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HER NICKNAME WAS JACKASS ANNIE. No matter what else they said about her, everyone agreed on this. She got her nickname when she worked as a stitcher in a shoe factory and was so poor she had to ride a donkey to work. In a 1958 history of her hometown of Minot, Maine, she was described as "one of the so-called characters that provide the humor that makes towns of this type interesting." Some said she had run off as a teenager and joined the circus, become a bareback rider, only returning home when she heard that her mother was sick. Others swore she'd lived in and around Minot all her life, a life that hadn't amounted to much. She'd been married once, at least, and people said she'd sent the man packing when he'd tried to get the title to her farm. Her given name was Annie. Around Minot, Maine, it was Jackass Annie that stuck.

In November 1954, Annie took her dog and got on a horse and started riding. Destination: California. From a modern perspective, her journey seems almost bewildering—imagine trying to navigate without the benefit of GPS, to travel with no cellphone, no credit or debit card, not even a bank account to draw from. In fact, when she first set off, Annie didn't even have the kinds of tools that were available in 1954: road maps, a flashlight and batteries, a waterproof raincoat. Annie headed south, a Quixote in the company of her Rocinante, a run-down ex-racehorse, and her Sancho Panza, a little mutt. Society has called these people by different names: vagabonds and drifters, pilgrims, hoboes, and hippies. She called herself a tramp.

Had she been a man, perhaps her independence, her eccentricities, her free spirit would have won her admirers, but the citizens of Minot, like much of small-town America in that era, valued outward conformity. In the postwar years, women's roles were tightly circumscribed and largely defined by their relation to others—wife, mother, widow. The cult of domesticity was in full swing. A single older woman didn't have much leeway if she wanted to be seen as respectable. The ideal unmarried older woman was devout, docile, and a bit dull. Annie was none of these.

Her real personality—funny, quirky, and bold—had been buffed and sanded in memory to make her appear more conventional, more palatable to those who would judge a woman for any deviation from the straitlaced norm. Forgotten was her fondness for a good party, her two divorces, her stint as a vaudeville performer, the fact that she never set foot in a church. In its place was the respectable Widow Wilkins—folksy, kindhearted, and maybe a bit simpleminded. When I traveled to Minot and met people who had known her, that was how her former neighbors described her. They were proud of their famous citizen. They hesitated to tell me how poor she was, how mean her circumstances, how she'd never been considered part of polite society. They didn't want to say a word against her. What struck me, though, was that in spite of their pride in her grand adventure, folks still remembered her as Jackass Annie. The pejorative had stuck like a burr on a shaggy dog's coat. Annie deserved better.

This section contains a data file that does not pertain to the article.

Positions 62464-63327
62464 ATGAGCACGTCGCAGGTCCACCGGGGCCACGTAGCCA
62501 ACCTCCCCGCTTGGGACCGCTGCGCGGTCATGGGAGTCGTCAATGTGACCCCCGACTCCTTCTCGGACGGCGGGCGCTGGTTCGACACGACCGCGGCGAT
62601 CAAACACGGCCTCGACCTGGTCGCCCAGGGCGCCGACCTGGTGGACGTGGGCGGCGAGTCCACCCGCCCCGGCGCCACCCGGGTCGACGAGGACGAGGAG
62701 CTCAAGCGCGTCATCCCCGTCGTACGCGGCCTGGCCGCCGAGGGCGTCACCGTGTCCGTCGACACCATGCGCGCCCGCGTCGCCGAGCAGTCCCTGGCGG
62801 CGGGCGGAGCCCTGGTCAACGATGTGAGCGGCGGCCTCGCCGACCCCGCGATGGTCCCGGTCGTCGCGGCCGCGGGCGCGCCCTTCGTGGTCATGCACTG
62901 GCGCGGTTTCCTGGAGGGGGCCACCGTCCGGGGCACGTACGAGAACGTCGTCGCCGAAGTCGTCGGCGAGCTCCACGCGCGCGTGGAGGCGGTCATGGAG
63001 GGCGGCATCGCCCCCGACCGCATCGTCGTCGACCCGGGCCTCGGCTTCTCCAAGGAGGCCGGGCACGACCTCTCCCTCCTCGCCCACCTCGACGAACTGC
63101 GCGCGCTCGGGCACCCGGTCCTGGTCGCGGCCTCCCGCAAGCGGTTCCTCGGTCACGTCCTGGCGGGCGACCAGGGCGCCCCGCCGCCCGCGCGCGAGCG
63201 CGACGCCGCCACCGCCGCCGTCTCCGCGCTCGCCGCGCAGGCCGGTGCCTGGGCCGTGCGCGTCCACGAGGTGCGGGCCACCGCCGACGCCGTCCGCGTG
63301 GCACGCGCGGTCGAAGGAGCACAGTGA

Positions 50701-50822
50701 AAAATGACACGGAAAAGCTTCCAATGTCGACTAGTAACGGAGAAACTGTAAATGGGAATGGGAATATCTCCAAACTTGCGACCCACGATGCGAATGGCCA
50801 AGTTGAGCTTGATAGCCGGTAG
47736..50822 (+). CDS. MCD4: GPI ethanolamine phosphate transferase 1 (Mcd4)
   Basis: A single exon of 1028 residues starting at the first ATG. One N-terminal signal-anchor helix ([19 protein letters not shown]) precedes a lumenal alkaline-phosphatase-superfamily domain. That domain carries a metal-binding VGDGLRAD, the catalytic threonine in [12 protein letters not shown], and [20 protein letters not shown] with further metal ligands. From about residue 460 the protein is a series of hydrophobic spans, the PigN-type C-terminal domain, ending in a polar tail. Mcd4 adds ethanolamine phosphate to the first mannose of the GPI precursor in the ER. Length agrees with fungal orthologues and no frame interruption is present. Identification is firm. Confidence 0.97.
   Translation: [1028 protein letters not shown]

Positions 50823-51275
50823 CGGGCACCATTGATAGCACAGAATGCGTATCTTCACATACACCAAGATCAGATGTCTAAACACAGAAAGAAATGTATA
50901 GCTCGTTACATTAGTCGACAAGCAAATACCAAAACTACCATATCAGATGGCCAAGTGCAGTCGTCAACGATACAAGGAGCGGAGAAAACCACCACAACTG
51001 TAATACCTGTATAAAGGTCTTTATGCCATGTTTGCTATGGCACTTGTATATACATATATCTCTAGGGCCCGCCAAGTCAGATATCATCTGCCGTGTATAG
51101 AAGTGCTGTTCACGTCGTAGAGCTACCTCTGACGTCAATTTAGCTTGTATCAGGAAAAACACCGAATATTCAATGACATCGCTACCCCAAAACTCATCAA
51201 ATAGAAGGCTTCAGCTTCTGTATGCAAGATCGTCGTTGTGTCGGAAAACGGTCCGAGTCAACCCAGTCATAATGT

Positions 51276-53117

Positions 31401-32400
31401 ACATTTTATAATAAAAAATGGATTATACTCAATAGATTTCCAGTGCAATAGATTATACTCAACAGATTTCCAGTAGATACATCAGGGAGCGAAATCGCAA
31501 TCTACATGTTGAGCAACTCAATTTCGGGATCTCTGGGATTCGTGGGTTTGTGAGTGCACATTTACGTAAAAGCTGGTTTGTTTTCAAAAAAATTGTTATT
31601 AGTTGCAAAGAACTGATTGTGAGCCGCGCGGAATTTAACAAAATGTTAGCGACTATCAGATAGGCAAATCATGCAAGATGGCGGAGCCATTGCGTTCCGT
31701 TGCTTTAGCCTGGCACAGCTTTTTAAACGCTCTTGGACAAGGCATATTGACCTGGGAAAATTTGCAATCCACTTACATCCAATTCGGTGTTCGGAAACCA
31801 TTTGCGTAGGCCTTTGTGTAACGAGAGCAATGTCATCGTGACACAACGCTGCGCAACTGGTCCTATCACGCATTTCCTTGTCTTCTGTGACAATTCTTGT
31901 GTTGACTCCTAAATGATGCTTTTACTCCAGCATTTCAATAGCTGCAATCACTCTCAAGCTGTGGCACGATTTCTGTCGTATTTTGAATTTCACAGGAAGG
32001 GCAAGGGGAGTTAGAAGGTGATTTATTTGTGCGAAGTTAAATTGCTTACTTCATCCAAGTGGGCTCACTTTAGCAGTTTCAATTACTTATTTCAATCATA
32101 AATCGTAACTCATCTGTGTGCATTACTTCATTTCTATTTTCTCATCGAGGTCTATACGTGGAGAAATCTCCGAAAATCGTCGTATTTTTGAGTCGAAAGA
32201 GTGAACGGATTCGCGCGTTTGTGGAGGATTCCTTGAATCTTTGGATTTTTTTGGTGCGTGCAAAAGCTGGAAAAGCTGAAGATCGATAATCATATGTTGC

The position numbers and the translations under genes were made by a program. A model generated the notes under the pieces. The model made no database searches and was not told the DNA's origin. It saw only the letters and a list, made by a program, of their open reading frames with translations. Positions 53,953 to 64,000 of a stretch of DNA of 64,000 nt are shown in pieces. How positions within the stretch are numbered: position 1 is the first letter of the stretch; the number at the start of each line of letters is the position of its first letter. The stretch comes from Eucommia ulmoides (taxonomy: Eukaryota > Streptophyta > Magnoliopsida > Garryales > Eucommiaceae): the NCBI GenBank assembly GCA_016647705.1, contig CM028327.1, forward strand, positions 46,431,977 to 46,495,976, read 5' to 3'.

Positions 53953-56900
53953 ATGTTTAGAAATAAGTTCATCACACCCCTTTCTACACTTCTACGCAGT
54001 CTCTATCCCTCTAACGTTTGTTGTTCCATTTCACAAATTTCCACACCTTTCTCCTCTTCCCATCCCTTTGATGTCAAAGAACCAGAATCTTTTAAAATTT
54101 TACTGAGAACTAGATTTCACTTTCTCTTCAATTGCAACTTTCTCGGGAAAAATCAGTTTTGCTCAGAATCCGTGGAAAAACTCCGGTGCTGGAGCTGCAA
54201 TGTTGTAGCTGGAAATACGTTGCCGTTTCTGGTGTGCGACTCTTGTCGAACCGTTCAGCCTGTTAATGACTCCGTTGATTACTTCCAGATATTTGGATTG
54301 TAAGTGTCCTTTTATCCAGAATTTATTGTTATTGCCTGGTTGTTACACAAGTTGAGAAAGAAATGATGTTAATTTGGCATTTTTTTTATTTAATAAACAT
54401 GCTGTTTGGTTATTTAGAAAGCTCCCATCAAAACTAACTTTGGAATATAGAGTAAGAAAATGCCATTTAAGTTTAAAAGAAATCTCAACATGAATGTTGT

So this is her true story, and in this story I call her by the name she was born with—just plain Annie.

Winter is not a's an industry.
—Sinclair Lewis



Living Color

THE SUN ROSE BRIGHT over Pasadena, California, on January 1, 1954. All along Colorado Boulevard, people had lined up early, five or six deep, in preparation for the sixty-fifth annual Tournament of Roses Parade. Pasadena's Rose Parade had originally sprung from the flowery imaginations of a committee of boosters who wanted to show off the beauty of California in midwinter, when most of the rest of the country was covered in snow. Now parade floats festooned with thousands of fragrant, bright-hued roses rolled past mop-top palm trees in the sparkly morning sun. But this Rose Parade was like no other. As the debut event of 1954, it was a fitting launch to a year that would mark many important transitions. This year, in addition to the palomino horses ridden by the Long Beach Mounted Police, the display of the crisp crimson-and-white uniforms of the Bellflower High School Marching Band, and the brilliant floats—Gulliver's Travels, Cinderella sponsored by Minute Maid Orange Juice, flamenco dancers in sequined costumes whirling on the Mexican entry—each festooned with thousands of individual fresh flowers, there was an important new addition. Two state-of-the-art NBC television cameras scanned the procession, broadcasting the first live TV colorcast to twenty-one NBC affiliates.

To show this first ever coast-to-coast color broadcast, the Radio Corporation of America had sent out a preproduction run of two hundred of their brand-new color receivers to RCA Victor distributors across the continental United States. A few of the receivers were put into strategic central locations, such as hotel lobbies in major cities, situated so as to attract the most attention for this newfangled invention. On New Year's Day, a few thousand people in selected cities scattered across the country—Omaha, Nebraska, and Wilkes-Barre, Pennsylvania, St. Louis and Toledo, Baltimore and New Haven—were able to see the golden shine of the palominos, the vivid reds and yellows of the roses, the crimson and white of the drum majorettes. Southern California, America's land of perpetual sunshine, a mild and sunny sixty-two degrees that New Year's morning, would never again seem quite so far away. It was a fitting start to 1954—the year the world suddenly accelerated.


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